KIEV, Ukraine — Facing huge antigovernment demonstrations after spurning a deal with the European Union, Ukraine's embattled president sought Monday to quell public anger by moving to renew talks with the EU.
President Viktor Yanukovych struggled to reaffirm his grip on power as thousands of demonstrators besieged government buildings in Kiev, his party suffered defections and three cities in the west of the country openly defied the central government.
The protests were sparked by Yanukovych's decision to ditch the political association and free trade pact with the EU, followed by the violent dispersal of a small peaceful rally in Kiev over the weekend.
Russian President Vladimir Putin, who strongly opposed the EU deal, denounced the protests in Kiev as "pogroms."
Opinion surveys conducted before the protests showed about 45 percent of Ukrainians supporting closer integration with the EU, with a third or less favoring closer ties with Russia. But the protests, and the police violence, appear to have unleashed anger against the government and tipped the balance more strongly in favor of integration with the EU.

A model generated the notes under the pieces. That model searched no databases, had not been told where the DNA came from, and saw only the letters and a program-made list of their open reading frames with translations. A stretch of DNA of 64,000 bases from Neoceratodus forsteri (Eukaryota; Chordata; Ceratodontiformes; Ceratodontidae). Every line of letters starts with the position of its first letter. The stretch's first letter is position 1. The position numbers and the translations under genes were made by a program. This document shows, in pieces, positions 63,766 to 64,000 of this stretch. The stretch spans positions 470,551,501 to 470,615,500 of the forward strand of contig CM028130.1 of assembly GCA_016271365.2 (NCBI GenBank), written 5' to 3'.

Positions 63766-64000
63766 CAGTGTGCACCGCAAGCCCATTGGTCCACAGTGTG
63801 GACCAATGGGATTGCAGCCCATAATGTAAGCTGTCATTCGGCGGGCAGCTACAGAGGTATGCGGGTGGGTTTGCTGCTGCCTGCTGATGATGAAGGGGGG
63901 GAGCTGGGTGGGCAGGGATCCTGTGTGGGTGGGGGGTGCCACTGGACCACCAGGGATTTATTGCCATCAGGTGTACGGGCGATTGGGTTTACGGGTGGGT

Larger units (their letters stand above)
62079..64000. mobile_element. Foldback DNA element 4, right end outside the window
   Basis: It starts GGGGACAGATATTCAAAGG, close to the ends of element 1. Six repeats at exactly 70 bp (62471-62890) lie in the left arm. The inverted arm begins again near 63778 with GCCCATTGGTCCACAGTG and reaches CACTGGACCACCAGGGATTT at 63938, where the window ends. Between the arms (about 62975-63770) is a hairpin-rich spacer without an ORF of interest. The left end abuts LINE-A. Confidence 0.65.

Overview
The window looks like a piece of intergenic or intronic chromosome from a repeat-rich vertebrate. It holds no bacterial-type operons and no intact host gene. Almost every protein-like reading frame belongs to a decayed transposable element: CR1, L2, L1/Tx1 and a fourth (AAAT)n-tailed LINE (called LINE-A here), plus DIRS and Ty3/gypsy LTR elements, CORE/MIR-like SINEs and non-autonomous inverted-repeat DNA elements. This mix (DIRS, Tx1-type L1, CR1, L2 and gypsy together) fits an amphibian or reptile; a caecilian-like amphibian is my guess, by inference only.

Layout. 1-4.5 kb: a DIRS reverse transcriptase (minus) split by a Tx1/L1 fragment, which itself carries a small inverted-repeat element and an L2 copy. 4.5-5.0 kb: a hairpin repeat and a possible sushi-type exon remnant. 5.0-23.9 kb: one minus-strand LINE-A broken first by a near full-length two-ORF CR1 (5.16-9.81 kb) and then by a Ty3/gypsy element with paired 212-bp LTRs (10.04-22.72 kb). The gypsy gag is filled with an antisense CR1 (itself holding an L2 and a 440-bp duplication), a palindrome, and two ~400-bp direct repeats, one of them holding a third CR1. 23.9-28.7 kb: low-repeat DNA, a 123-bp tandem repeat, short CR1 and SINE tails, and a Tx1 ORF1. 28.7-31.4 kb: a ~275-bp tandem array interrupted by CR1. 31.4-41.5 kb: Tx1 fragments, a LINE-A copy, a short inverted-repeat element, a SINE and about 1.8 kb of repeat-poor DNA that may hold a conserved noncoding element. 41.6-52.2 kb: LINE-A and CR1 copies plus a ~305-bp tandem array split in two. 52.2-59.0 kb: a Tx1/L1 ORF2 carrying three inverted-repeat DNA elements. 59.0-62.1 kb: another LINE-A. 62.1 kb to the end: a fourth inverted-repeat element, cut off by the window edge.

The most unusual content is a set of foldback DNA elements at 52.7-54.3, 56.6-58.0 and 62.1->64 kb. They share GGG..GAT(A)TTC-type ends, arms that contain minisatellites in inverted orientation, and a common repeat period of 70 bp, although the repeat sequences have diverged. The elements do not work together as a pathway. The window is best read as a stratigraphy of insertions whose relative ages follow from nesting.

Yanukovych called European Commission President Jose Manuel Barroso and asked to renew negotiations on signing the association agreement. He also said in an interview with Ukraine's main television channels that he remains committed to European integration, but would like to negotiate better terms for the fragile Ukrainian economy.
Yanukovych urged the opposition for calm and dialogue with the government. But his call fell flat with opposition leaders who were hoping to summon enough parliamentary votes today to oust the Cabinet led by Yanukovych's loyal supporter, Prime Minister Mykola Azarov, and force an early presidential vote.
"We need to change the system. There must be a complete reloading of the leadership," world boxing champion turned opposition leader Vitali Klitschko told reporters.
It was unclear whether the opposition could muster the 226 votes it needs in the 450-seat Parliament to oust the Cabinet.